environment variables and write text to standard output.


    Christian> Now I was not able to see the code, so I tried myself
    Christian> to create it, I did it like this:

    Christian> <form method=post action=""> <select> <option><a
    Christian> href="..">Chapter 1</a> <option><a href="..">Chapter
    Christian> 2</a> </select> </form>

    Christian> Well, don't try it, it won't work. So now my question
    Christian> is, what kind of code do I have to use. Is it some new
    Christian> feature of HTML 2/3, is it only possible with the
    Christian> commercial version of Netscape, or I am to stupid to
    Christian> find out myself how easy it is (which I really believe)
    Christian> to make a pull-down with links?

    Christian> Who can help me out?

    Christian> I am sorry, but that is NOT all.  I have another
    Christian> problem, namely something of which I think that it is
    Christian> difficult indeed. I need to make a script, I think,
    Christian> that can put some names (taken from the name of some
    Christian> folder/directory) into a standard HTML document.

    Christian> p.e.  <title>hi</title> <h1>hi</h1> <p> <img
    Christian> src=".......1.gif"> <p> img src="......2.gif">

    Christian> etc.  I need to fill in the names where the dots
    Christian> are. TIPS?

One approach would be to explore whether your server knows how to display
directory contents that it builds dynamically for itself.  For example, the
CERN server does this -- it also lets you define a little icon to go next to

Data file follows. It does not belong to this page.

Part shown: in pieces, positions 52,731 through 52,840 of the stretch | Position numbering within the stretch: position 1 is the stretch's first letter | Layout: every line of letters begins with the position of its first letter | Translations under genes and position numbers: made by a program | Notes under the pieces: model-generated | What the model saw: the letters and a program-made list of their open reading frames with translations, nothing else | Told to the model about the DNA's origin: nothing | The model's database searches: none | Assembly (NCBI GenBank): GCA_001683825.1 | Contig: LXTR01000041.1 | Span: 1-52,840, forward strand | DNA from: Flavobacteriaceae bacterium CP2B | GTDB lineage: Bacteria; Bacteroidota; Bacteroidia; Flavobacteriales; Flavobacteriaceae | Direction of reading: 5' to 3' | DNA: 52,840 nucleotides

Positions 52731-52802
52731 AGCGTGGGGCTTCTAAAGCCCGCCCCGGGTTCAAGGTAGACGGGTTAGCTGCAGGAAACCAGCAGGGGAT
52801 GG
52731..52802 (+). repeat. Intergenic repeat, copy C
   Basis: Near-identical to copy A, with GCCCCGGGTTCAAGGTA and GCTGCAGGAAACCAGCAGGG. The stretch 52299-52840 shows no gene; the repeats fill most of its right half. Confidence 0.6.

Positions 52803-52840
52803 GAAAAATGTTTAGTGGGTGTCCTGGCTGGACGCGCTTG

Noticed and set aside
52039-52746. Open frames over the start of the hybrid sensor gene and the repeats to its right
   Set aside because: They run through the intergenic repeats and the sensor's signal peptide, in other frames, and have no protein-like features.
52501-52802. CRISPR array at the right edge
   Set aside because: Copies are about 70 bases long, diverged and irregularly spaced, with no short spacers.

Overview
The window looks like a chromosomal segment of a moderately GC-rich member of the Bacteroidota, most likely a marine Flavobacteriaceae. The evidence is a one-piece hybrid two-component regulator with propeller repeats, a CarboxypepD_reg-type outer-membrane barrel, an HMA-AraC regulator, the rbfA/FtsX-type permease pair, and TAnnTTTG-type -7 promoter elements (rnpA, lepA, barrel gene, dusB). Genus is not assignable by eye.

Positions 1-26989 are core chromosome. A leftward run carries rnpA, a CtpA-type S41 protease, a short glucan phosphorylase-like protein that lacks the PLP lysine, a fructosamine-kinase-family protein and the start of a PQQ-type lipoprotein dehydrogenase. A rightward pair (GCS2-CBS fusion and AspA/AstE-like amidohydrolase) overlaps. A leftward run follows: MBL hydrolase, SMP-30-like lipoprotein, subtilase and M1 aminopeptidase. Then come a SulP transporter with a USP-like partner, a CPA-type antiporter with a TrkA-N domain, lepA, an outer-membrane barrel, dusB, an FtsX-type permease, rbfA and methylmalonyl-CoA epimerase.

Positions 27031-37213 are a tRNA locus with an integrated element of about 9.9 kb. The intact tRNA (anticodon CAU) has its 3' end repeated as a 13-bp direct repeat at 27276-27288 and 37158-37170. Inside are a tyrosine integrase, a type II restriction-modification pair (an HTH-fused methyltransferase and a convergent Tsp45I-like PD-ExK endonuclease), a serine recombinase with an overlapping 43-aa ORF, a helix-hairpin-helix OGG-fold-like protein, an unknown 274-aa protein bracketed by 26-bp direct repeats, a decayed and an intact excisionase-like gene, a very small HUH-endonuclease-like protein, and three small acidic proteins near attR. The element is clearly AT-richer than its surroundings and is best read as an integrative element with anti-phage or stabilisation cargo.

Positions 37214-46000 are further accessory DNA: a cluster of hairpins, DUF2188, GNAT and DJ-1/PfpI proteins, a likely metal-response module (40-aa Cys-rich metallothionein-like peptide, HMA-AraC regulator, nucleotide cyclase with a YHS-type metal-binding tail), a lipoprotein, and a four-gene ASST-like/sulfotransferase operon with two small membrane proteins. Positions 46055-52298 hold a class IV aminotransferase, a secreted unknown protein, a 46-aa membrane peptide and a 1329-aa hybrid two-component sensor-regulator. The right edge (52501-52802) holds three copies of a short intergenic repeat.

each filename, based on it's extension.  When the user clicks on one of the
filenames in the list, it is automatically retreived (i.e. the filenames are
really hypertext links).  This is the way most servers deal with FTP type
requests.

Another way to do what your talking about relies on using a script, as was
discussed earlier in relationship to image maps.  The key concept is that
you can output anything you want from a script, including dynamically created
HTML text!  A very trivial skeleton of this might be a C-Shell script that
works like this:

	echo Content-type: text/html
	echo
	echo '<head>'
	echo '<title>Image List</title>'
	echo '</head>'
	echo '<body>'
	echo 'Here are the images that matched your request:'
	echo '<p>'

	cd /your/directory/goes/here
	set Filenames = `ls *.gif`
	foreach Filename ($Filenames)
	    echo '<img src=\"' $Filename '\">'
	    echo '<p>'
	end

	echo '</body>'

As you can see, the actual text of the page is constructed dynamically,
based on the names of the GIF files in the directory at the time the script
is executed.  You could easily extend this to make the filenames hypertext
links instead of the images themselves, by dynamically constructing an
anchor element (<a href=xxxxx>xxxxx</a>) format, instead of <img src>.

    Christian> Regards,

Good luck!


    Christian> __________________________________________________________
    Christian> Christian Dackus # # # # # # Manager On-line Services

    Christian> Limburg on-line # # # # # # cdackus@knoware.nl
    Christian> __________________________________________________________





----------
Craig R. McClanahan                     EMAIL:  crm@dat.com
DAT Services                            Phone:  503-643-4331
Beaverton, OR, USA                      Fax:    503-526-6442